Ron Paul at the University of Minnesota

On Monday, April 6, Dr. Ron Paul came to the University of Minnesota-Twin Cities to speak to a crowd of students, political junkies, and liberty activists.

The event was hosted between Students for a Conservative Voice, Committee for a Constructive Tomorrow (CFACT), and Young Americans for Liberty. Each group has worked together for the last year and a half to be able to host Ron Paul on campus. Minnesota has historically been friendly to Dr. Paul, with over 30 delegates voting for him at the GOP Convention in 2012.

The crowd Monday evening had close to 1,000 cheering fans, holding signs saying “End the Fed” and even “Ron Paul 2016”. Dr. Paul opened discussing how the warfare state has led to some of the biggest intrusions into our lives in the “name of freedom” while taking these freedoms away. He went on about the ridiculous things some of today’s politicians say to justify their actions and the aggressive foreign policy they have helped prop up in the name of security.

He followed this into economics on how the welfare state has seen no great advancement and how the economics of the Federal Reserve have ruined the economy, asking the question “They say the recession is over, but do you feel it’s actually over?”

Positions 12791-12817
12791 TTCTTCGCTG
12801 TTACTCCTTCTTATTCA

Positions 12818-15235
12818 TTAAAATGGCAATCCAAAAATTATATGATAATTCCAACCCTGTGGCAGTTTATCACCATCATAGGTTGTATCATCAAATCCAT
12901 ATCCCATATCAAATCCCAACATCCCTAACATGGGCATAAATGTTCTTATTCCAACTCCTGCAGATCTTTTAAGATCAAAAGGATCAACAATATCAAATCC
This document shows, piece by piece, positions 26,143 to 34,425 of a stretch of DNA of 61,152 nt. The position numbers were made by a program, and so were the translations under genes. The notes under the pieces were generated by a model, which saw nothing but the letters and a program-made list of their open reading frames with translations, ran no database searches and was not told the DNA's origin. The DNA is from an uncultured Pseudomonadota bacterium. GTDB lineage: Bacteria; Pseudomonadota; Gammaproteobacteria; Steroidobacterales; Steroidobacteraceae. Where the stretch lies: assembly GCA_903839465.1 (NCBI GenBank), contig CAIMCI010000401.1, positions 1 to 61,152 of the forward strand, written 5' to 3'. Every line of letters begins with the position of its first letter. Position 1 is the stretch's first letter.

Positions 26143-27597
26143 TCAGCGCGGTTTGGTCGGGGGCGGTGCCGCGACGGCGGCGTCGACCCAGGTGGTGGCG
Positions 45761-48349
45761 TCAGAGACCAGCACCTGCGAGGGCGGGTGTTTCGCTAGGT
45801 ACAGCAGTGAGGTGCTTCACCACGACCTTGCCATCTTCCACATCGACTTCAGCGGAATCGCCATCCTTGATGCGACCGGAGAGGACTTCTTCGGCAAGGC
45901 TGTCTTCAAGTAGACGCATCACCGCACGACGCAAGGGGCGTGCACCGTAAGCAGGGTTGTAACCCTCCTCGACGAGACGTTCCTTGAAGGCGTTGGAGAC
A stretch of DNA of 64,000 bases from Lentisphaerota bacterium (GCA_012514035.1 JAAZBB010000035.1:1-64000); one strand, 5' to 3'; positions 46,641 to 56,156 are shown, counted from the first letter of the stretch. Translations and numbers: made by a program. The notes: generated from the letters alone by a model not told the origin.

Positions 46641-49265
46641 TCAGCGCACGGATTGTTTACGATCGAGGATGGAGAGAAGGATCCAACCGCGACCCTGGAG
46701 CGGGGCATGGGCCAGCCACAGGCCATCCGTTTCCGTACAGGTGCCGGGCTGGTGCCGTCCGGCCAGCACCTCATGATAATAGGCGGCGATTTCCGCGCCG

Amidst all the bad policy that has happened, the presentation ended on a hopeful note. Dr. Paul spoke on how small the movement was for most of his life back when he first listened to Mises and Rothbard.

Now, in just a few years, college students and youth have become heavily involved and accelerated its progress since his first campaign in 2008. He said he is very hopeful and sees the welfare/warfare state coming to an end in our lifetime and a free society blooming at the end of this big government era.

After the event, Dr. Paul stalled his plans to sign books, photos, take pictures, and answer more questions for his fans. A few weeks later, our chapter is still receiving compliments and praise for how the event went and how happy they were Dr. Paul was finally able to come back to Minnesota.

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